Johns Hopkins Discovery Awards 2023. Michael Dinitz, Uncovering a Neurobiological Algorithm for Constructing Combinatorial Designs. Peter Kazanzides and Russell Taylor, Simulation Assisted Navigation for Skull Base Surgery. Anqi "Angie" Liu, Uncertainty Calibration Under Subpopulation Shift for Socially Responsible Decision Making.
Michael Dinitz, Peter Kazanzides, Anqi "Angie" Liu, and Russell Taylor

Four CS faculty members and their interdisciplinary research teams will receive 2023 Johns Hopkins Discovery Awards. Chosen from 191 proposals, Michael Dinitz, Peter Kazanzides, Anqi “Angie” Liu, and Russell Taylor are among 115 individuals on the 35 project teams that have been selected to receive support this year.

The Discovery Awards program was announced in early 2015, as was the Catalyst Awards program for early-career researchers. Together the two programs represent a $45 million university commitment by university leadership, along with the deans and directors of JHU’s divisions, to faculty-led research.

The Discovery Awards are intended to spark new interactions among investigators across the university rather than to support established projects. Teams can apply for up to $100,000 to explore a new area of collaborative work with special emphasis on preparing for an externally funded large-scale grant or cooperative agreement.

Dinitz’s work ranges from purely theoretical computer science to applications of theory, with a focus on computer networking and distributed systems as well as applications in artificial intelligence and machine learning. His more practical research includes data center topology design, resilient routing in overlay networks, fast optimization algorithms using machine-learned advice, and other optimization problems motivated by practice. He will work with Shreesh Mysore, an associate professor in Psychological and Brain Sciences at the Krieger School of Arts and Sciences, and Ernest Neibur, a professor of neuroscience at the Johns Hopkins University School of Medicine, on “Uncovering a Neurobiological Algorithm for Constructing Combinatorial Designs.” This project is co-funded with the One Neuro Initiative.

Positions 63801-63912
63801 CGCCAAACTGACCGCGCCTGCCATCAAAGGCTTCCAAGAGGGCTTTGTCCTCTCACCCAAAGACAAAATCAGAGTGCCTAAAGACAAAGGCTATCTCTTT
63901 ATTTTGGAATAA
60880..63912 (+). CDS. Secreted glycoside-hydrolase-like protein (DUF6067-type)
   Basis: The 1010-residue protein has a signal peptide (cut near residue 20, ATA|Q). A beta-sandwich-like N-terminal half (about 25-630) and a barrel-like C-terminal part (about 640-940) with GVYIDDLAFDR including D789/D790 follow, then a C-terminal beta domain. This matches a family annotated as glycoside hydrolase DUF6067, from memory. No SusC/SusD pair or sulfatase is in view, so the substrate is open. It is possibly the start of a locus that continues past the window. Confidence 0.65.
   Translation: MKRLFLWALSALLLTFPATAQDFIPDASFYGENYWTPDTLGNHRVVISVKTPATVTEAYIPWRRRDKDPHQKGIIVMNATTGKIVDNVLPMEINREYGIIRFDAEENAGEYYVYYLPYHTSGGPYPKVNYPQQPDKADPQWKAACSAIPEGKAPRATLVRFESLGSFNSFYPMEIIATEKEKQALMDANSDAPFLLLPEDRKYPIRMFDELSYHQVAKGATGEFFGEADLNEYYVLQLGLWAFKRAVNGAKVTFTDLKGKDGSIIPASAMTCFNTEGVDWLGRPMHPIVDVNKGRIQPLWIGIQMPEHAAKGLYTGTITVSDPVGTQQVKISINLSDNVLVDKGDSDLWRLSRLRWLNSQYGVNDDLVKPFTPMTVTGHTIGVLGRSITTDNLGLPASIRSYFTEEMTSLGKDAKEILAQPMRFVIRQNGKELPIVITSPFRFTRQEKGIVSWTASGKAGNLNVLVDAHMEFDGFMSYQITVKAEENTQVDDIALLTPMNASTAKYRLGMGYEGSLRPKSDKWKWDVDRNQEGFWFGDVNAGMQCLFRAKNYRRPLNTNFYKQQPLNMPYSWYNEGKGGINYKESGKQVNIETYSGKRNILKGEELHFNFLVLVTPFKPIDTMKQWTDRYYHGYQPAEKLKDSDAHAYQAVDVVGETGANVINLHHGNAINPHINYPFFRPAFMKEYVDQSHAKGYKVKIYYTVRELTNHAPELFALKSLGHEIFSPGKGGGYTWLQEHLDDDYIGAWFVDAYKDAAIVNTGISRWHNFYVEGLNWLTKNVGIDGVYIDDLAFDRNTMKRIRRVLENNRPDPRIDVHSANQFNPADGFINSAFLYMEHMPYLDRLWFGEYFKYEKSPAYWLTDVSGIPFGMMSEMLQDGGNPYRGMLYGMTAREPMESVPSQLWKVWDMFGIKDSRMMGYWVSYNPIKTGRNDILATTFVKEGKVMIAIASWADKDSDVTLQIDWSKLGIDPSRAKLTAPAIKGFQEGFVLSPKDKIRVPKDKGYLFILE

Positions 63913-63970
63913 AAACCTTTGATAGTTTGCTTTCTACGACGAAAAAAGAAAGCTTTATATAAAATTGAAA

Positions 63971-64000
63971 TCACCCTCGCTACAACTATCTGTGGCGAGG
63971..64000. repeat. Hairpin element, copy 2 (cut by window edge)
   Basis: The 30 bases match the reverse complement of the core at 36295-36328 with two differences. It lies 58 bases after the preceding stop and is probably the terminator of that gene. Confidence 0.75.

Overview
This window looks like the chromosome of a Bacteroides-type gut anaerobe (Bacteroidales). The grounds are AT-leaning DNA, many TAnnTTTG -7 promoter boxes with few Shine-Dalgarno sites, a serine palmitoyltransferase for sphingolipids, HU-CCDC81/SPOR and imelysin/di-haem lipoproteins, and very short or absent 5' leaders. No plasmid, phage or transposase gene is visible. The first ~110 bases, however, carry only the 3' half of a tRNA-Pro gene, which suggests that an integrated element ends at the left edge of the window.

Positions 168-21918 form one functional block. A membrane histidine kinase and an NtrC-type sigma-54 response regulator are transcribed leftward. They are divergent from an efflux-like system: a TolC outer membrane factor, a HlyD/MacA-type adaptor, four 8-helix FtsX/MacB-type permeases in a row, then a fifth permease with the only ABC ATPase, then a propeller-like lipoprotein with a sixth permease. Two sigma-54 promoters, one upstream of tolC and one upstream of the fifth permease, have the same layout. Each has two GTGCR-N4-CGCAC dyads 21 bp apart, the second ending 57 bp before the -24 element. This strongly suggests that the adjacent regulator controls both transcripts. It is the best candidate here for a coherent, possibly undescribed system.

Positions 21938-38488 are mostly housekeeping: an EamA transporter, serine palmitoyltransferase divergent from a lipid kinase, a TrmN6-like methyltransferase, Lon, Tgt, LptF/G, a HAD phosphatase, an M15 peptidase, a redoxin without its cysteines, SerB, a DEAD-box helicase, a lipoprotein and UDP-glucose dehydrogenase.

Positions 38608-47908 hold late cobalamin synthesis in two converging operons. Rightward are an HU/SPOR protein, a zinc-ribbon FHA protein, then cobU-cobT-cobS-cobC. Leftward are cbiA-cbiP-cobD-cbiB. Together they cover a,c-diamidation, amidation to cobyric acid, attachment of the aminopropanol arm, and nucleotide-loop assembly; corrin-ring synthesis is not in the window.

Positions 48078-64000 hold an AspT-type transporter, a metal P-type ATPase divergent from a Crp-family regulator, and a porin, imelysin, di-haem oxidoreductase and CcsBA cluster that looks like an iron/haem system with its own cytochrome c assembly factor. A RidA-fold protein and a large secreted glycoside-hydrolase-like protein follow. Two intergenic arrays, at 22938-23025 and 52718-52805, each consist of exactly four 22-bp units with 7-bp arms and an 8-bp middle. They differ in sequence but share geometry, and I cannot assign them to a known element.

Kazanzides focuses on computer-integrated surgery and satellite servicing, real-time sensing to account for uncertainty, and systems engineering to enable deployment in the real world, while Taylor’s research interests include robotics, human-machine cooperative systems, medical imaging and modeling, and computer-integrated interventional systems. Together—along with Adnan Munawar, an assistant research scientist at the Laboratory for Computational Sensing and Robotics, and Francis Creighton and Deepa Galaiya, assistant professors in Otolaryngology – Head and Neck Surgery at the School of Medicine—they will research “Simulation Assisted Navigation for Skull Base Surgery.”

Liu’s research focuses on enabling machine learning algorithms to be robust to changing data and environments, to provide accurate and honest uncertainty estimates, and to consider human preferences and values in their interactions. She is particularly interested in high-stakes applications that concern the safety and societal impact of artificial intelligence. She will explore “Uncertainty Calibration Under Subpopulation Shift for Socially Responsible Decision Making,” joined by I-Jeng Wang, a research assistant professor in Computer Science and principal staff scientist at APL; Roy Adams, an assistant professor of psychiatry and behavioral sciences at the School of Medicine, and Lingzin Hao, the Benjamin H. Griswold III Professor in Public Policy at the Krieger School.

See the full list of recipients and their projects >>